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Back to Bangkok

Turned out there were a couple of Computer Scientists at the conference in Pattaya. One was teaching at Grace Intl School, another is looking at teaching programming at one of the universities in Chiang Mai. That alone is an answer prayer for help developing engineering skills for Thais.

We bussed back to Bangkok, leaving the coast behind but not the humidity. This time, rather than staying in a hotel or guest house we stayed at Big John's Hostel in Bangkok. Lots of aussies and other westerners, pies, and sausages with mince meat!!!

Pattaya

Monday Jan 30 saw us flying back from Chinag Mai to Bangkok. We managed to find the FEBC office with a little difficulty! Once there we had a chance to understand their network setup. Since we had a couple of hours, we installed the RAM upgrades that we had for 4 computers, which they very much appreciated. When we return on Thursday we will mainly work
on the Win 2000 server that is 4 years or more old. If we were around a bit longer and could ensure support (which is possible) we would install SMEserver to reduce the demands on the server and licensing demands etc. However we can't do that, so we are going to focus on getting backups in place (probably DVD+RW), and get the server patched.

Mountains and country

As Alan mentioned, we have been a little unwell, something common to travellers and workers in different cultures, so we are experiencing something common to many. I also am trying ot get over a cold virus from before Christmas.

We managed to get this 'experience' during a tour on our day off last Thursday. While seeing Doi Inthanon, the highest mountain in Thailand and part of the Himalayan chain, we visited a Hmong village for lunch and ate something not so good!  We also saw waterfalls, some memorials for the King and Queen, one of which is supposed to contain relics of the Buddha, and a Karen village. Both the Hmong and Karen are Christian, compared to the Buddhist Thai.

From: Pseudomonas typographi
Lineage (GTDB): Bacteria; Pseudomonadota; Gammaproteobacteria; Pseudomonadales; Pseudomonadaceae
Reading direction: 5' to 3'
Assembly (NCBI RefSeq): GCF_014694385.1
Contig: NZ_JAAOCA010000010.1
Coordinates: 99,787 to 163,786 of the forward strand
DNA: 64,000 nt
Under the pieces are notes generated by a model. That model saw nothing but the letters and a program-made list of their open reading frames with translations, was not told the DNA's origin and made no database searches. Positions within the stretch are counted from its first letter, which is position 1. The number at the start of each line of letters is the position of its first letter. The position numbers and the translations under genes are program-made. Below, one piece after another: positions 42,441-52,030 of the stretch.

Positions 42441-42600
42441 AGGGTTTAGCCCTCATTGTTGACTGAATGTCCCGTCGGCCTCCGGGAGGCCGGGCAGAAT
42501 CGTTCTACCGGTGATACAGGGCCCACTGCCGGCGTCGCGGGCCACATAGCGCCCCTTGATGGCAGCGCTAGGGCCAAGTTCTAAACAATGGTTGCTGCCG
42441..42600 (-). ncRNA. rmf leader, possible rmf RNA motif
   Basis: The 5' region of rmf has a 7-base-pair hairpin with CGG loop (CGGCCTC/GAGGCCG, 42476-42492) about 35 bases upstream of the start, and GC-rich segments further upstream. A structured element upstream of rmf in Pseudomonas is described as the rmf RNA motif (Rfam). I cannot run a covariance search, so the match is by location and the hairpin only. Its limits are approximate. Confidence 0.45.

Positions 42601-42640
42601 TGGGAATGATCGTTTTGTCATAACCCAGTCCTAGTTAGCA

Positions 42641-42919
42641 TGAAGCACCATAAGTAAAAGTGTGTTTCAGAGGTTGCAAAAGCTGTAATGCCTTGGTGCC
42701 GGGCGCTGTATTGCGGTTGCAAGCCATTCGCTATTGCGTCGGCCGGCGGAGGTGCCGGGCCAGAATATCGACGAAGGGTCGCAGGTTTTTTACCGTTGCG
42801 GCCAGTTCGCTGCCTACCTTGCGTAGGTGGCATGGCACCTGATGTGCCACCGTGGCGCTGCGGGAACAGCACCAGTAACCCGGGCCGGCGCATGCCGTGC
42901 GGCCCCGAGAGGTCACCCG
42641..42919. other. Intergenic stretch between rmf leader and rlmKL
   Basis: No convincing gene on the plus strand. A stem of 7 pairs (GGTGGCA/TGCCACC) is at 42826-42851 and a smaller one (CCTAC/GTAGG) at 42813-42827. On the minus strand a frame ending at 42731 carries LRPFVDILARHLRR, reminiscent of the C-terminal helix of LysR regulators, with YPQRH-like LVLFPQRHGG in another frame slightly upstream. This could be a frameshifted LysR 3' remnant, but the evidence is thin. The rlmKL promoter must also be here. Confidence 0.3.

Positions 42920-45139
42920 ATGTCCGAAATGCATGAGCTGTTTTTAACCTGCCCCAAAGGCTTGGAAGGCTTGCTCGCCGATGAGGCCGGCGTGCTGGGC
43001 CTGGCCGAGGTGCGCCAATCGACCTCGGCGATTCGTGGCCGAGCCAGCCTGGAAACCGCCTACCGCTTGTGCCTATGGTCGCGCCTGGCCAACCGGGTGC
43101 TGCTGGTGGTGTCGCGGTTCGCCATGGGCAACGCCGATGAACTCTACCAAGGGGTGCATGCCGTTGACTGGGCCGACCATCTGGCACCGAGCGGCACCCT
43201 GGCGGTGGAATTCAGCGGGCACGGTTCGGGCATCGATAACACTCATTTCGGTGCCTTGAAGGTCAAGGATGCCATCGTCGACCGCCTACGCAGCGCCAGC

Our work this week

During most of our week here in Chiang Mai, we have been provided office space and Internet access by our friends at IMG (Itapon Ministry Group).  Here's David working on a problem (while I stopped to take the photo).

<img src='tiki-view_blog_post_image.php?imgId=18' border='0' alt='image' />

During our time at Itapon we have valued the hospitatility, local knowledge and assistance offered to us.  It has enabled us to be more effective in our work, which in turn has been appreciated not only by us, by all who we have been privileged to

More Thai musings

For anyone who's wondering, yes, we're a bit behind on the blog right now. A combination of many things to do and some minor illness has served to muck up our plans a bit. Thankfully, David and I weren't sick at the same time, so the work was able to continue! As a result, these next few entries may be delayed by a few days from reality - please hang in there while we catch up, as time and Internet access permits.

Chiang Mai is an unusual mix. It is somewhat a tourist town of course so many of the signs you see are bi-lingual - this decreases as you move out of town. Many of the people here speak English too, though for most it seems to be "a little". Of course, you can't always assume that a western-looking foreigner here speaks English either - many are from Europe. I suppose that's why our current hotel's laundry sheets are written in English and French (but not Thai!)

Transport in Thailand

Here's that songtaew picture I promised earlier!

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Songtaews actually function more like a bus than a taxi, though I note that when they're carrying faranags (foreigners, like us) they seem to not do additional pickups.  Honestly, we haven't figured it out beyond these important points:

1. Songtaews and tuk tuks cost about the same to hire